Third, the commenter recommended that in order for a lender to be liable due to misrepresentation, the misrepresentation must be proven by clear and convincing evidence and the misrepresentation must have been discoverable prior to loan closing. The Agency has revised the rule to provide clarification regarding the circumstances under which indemnification may be required. If RHS pays a loss claim within 24 months of loan origination as a result of the originating lender's nonconforming action or failure to act, RHS may seek indemnification if: (1) The originating lender utilized unsupported data or omitted material information when submitting the request for a conditional commitment to RHS; (2) the originating lender failed to properly verify and analyze the applicant's income and employment history in accordance with Agency guidelines; (3) the originating lender failed to address property deficiencies identified in the appraisal or inspection report that affect the health and safety of the occupants or the structural integrity of the property; or (4) the originating lender used an appraiser that was not properly licensed or certified, as appropriate, to make residential real estate appraisals in accordance with 7 CFR 1980.334(a). In addition, RHS may seek indemnification at any time, regardless of how long ago the loan closed, if RHS determines that there was fraud or misrepresentation in connection with the origination of the loan of which the originating lender had actual knowledge at the time it became such lender or which the originating lender participated in or condoned and RHS paid a loss claim as a result of the originating lender's nonconforming action or failure to act. In this context, misrepresentation includes negligent misrepresentation. With regard to the commenter's other suggestion, the Agency has decided not to incorporate the “clear and convincing evidence” standard into the rule. The Agency will seek indemnification only when an analysis of all available evidence establishes that indemnification is appropriate under the standards set forth in the rule. Lenders are protected in that a decision to require indemnification from the lender may be appealed to the USDA National Appeals Division (NAD), and the final determination of NAD shall be reviewable by any United States District Court of competent jurisdiction according to NAD regulations at 7 CFR part 11.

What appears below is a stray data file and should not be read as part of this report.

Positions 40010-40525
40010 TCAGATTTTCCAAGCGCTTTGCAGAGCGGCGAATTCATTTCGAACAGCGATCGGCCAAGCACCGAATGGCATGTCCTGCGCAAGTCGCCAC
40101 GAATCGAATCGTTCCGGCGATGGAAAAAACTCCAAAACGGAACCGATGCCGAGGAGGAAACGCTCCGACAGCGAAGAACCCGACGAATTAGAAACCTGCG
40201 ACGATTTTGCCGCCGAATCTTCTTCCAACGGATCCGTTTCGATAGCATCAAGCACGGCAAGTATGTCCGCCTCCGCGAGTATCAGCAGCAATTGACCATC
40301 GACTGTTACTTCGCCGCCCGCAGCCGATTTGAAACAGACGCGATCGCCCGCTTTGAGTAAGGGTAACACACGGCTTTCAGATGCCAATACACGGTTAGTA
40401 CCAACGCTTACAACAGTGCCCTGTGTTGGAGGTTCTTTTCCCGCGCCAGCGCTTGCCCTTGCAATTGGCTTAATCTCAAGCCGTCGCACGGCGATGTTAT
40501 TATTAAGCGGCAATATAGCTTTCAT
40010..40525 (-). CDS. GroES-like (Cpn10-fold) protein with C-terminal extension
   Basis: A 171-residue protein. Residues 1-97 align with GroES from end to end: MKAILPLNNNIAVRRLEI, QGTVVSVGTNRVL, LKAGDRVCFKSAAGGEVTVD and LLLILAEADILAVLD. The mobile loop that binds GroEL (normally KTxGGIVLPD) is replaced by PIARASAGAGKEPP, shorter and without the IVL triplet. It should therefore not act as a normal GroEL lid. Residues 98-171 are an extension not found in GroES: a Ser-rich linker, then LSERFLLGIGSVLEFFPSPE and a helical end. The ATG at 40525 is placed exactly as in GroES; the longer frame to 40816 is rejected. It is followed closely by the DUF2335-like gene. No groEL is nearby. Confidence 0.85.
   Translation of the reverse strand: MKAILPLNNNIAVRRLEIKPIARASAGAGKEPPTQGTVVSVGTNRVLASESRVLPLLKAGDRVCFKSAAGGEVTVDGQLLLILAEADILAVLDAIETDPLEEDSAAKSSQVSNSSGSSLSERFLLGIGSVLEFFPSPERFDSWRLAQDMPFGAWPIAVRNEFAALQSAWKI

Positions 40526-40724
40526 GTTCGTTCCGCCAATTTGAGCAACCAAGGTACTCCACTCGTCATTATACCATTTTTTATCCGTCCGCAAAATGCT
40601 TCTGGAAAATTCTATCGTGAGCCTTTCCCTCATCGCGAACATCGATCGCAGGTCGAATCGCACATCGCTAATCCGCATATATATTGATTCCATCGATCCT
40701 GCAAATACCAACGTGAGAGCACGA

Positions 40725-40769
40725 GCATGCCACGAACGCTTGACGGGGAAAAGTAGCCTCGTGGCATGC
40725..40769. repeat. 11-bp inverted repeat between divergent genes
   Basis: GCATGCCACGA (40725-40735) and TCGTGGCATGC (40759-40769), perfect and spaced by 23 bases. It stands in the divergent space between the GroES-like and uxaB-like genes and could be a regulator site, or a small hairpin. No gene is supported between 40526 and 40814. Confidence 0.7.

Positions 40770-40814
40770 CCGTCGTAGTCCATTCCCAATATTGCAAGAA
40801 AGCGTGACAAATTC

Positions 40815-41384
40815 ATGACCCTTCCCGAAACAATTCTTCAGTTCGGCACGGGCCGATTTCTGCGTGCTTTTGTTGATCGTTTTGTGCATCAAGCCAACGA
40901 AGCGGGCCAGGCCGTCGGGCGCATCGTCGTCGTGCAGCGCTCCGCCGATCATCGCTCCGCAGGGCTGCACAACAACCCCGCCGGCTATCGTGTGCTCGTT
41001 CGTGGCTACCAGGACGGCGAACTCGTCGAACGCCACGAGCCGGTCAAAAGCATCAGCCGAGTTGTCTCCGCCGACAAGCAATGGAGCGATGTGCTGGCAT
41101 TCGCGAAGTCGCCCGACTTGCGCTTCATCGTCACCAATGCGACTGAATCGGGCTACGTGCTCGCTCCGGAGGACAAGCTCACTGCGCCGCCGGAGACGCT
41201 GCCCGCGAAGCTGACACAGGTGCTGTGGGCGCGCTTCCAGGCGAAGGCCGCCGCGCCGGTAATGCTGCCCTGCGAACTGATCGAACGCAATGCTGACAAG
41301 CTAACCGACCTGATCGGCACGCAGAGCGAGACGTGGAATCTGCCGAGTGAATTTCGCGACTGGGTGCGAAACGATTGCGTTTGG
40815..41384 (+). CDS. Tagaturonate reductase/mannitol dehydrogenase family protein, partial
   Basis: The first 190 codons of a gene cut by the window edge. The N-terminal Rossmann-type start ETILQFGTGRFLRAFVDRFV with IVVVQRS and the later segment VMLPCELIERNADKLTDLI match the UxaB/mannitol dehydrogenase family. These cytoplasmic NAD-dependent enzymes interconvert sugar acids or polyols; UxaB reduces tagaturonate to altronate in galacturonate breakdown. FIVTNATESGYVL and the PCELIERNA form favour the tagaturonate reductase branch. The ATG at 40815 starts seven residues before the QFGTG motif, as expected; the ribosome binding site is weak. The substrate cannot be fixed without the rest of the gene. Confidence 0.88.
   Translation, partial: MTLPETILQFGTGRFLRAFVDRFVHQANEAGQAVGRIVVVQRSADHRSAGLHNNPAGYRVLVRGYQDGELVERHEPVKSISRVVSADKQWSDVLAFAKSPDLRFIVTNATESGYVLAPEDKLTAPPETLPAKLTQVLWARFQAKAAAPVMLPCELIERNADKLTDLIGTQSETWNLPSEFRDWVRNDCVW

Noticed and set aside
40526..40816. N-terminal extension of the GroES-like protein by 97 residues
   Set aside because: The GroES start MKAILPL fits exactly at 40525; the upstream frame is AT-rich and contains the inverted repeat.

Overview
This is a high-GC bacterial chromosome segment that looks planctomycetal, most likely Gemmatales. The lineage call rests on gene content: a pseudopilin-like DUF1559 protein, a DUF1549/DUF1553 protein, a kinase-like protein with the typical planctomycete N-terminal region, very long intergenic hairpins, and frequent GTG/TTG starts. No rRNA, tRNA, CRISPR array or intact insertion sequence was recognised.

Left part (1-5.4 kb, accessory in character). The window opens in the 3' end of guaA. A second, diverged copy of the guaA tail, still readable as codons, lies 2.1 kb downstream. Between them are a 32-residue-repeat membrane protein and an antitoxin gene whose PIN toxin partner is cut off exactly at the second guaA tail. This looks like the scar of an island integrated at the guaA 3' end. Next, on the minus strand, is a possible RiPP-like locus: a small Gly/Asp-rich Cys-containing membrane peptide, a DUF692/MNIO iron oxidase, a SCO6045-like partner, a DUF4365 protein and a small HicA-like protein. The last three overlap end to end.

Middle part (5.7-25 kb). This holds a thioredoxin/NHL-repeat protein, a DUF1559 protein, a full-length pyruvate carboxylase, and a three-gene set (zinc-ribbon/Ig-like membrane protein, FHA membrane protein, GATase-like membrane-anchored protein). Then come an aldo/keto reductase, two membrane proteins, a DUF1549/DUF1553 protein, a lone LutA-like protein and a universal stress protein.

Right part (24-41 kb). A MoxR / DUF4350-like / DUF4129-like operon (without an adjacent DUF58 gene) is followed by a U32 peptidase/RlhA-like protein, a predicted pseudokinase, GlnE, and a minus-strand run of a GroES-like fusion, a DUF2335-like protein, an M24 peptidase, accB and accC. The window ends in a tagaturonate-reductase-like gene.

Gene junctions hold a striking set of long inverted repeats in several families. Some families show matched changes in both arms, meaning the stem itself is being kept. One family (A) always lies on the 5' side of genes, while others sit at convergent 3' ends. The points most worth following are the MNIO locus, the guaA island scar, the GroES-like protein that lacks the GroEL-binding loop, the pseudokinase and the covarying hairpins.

Fourth, the commenter requested that program violations be limited to only material program violations that adversely affect the program. The Agency agrees with the commenter that indemnification is appropriate only where the lender's violation is material. As discussed above, the Agency has revised the rule to clarify and limit the circumstances under which indemnification may be required. The Agency may seek indemnification only when RHS pays a claim under the loan note guarantee as a result of the originating Lender's nonconforming action or failure to act.